Tim O’Brien wrote a short story, “The Things They Carried” with the main character Lieutenant Jimmy Cross, who is 24 years old, and at a war in Vietnam. He carries pictures and letters from Martha whom he loves but feels she doesn’t love him. Martha is an English major at Mount Sebastian. She never mentions in her letters war but rather includes poetry lines (599). The physical distance between them shows that they have different concerns and that they worry about different things. While she is worrying about keeping her grades up, he has to take care of the soldiers’ lives.
Jimmy Cross and Martha went to see a movie when he touched her knee, she looked at him with sadness which symbolizes a twist the story has (O’Brien 597). Her sad expression is symbolic in the sense that he doesn’t love her as he used to since he accuses the love he feels for her, as an enemy, which attacks and takes soldiers lives away. Her sadness is not only for herself but also for him because now he is going to change his personality to become an uncompassionate, strict leader who pushes his group to the limits.
Cross became distracted on April 16 while they were on a mission in Than Khe to destroy complex tunnels. He was thinking of Martha, of both of them buried alive in the tunnel. He dreamed of her being a virgin, and learning of her intimate secrets. He couldn’t break away from such pleasant thoughts and see if the surrounding area was secure even though it was too quiet which should be something suspicious. As a result of not taking the precautions required, Lavender, one of the soldiers got shot and died (O’Brien 600-601). In Tuan’s chapter, “Intimate Experience of Place” there is an idea brought up by Hannah, “My heart was now darken by grief…My eyes kept looking for him without finding him. I hated all the places where we used to meet, because they could no longer say to me, ‘Look, here he comes’…” (140). This is seen with Cross who feels that as a result of his thoughts wondering off, he caused a death of someone when it could have being prevented. As a result he hates himself and Martha for being the one in his head (O’Brien 602). He is not going to be able to bring that life back to life and therefore must be consciously aware that someone from his own group died, and that it was like if he was the one who pulled the trigger.
Lois kept looking back to the event that shaped her whole life as a way of reexamining that particular event and see if she could figure-out what happened. According to Tuan, “…when we look inward (that is, introspect) we are likely to reminisce the past…“source”…all convey the idea of beginning and of past time” (126). This is seen with Lois who after twenty years of continually thinking to herself why Cappie made her feel like she was the one responsible for her best friend’s death. After thinking about it for so many years she realized that Cappie wanted her to be the one who pushed Lucy off the cliff. The reason being that thinking of it that way would help Cappie cope with the idea that after so many years of effort, her campsite was going to be closed down (Atwood 116). The source of Lois not living her life to the fullest was that particular event which marked the beginning of her new life but also marked a horrific past. That terrible past, made her feel like she was responsible for Lucy’s death, and that everybody accused her of it. Her conscience didn’t let her enjoy her children as she was absent minded most part of her life.
Lois is fascinated by the types of emotions that the paintings in her apartment create. According to Tuan, “Every perspective landscape painting or photograph teaches us to see time “flowing” through space…Both the past and the future can be evoked by the distant scene” (124). This can be seen with Lois who after losing her friend in the Lookout point, a high cliff surrounded by woods. Nobody knows what happened to Lucy. All Lois knows is that it was probably her fault for leaving her alone. Now, every time she sees the paintings of the island, cliff, river shore, or the trees she sees Lucy. These particular places aren’t random but relate to past experiences they had together. It was as if Lucy could enjoy the past once more by just looking at the pictures which would bring past memories of both of them. The paintings generated a sense of freedom for Lois as she feels that Lucy is in those paintings that in the future she is still going to be there as an alive person.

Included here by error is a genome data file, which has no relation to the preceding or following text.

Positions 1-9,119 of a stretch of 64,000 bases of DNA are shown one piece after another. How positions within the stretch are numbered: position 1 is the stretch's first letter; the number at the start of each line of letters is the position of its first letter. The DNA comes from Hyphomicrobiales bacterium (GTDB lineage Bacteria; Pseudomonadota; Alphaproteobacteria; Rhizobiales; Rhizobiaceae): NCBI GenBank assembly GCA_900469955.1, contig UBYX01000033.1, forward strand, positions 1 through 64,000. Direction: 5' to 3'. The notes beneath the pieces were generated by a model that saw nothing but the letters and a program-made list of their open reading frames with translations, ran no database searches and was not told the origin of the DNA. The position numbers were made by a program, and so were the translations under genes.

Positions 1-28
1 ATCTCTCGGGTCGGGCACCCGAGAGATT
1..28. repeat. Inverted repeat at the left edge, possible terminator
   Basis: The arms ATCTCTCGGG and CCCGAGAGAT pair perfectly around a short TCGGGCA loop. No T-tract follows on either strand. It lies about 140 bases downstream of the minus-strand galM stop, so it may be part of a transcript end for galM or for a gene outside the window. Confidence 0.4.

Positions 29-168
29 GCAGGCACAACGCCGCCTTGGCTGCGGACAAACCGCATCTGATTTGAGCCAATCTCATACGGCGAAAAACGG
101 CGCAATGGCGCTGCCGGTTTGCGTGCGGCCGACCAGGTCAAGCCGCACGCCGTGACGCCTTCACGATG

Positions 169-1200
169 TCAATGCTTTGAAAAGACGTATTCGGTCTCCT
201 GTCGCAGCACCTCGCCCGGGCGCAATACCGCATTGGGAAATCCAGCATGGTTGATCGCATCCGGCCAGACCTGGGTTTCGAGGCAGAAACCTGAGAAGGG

The main character of the story is Charles J. Wales who is 35 years old. He has deep wrinkle between his eyes but when he was about to ring the bell, his wrinkle got even deeper. This reflects the emotional pressure he felt when he was about to step out of his own personal world into an unknown one, at his brother-in-law house. This is due to the awareness he has about being an “insider” or “outsider”. According to Tuan, your feelings change depending on whether or not you are inside or outside a place where you are either exposed or feel privacy (107). This is seen with Charles who felt as an insider within his own body as long as he didn’t have to deal with people from his past such as his wife’s sister. He felt free of any type of pressure or judgment. He felt as if he was “outside” of a place even though his body was physically inside because he felt his personal space was being invaded by his bother-in-law and his wife. He didn’t feel the privacy you usually feel when you step inside your home, where you can act any way you want. Instead he had to be very cautious about what he could and couldn’t do there because his actions could be misinterpreted. In other words he didn’t feel welcome.
He went to visit his small daughter named Honoria who lived with his brother-in-law in France. Marion who has the custody of the child has a very bad impression of him as being a cruel person who made her sister’s life miserable. On top of that he was an alcoholic. He faces the challenge of convincing Marion that he overcame his addiction. He also has to prove to her that he is an emotionally stable person. Tuan says, “He was the master builder, a man of vision and temperament who did not hesitate to impose his own personality on design” (105). This is seen when Charles was irritated with Marion but controlled his anger toward her to the degree that she couldn’t know how he was feeling. By doing this she wouldn’t have the upper hand. This was a strategic move from his side as he built up his status in front of Marion and her husband just like you build a house through planning. Now she saw him as a person who was down to earth.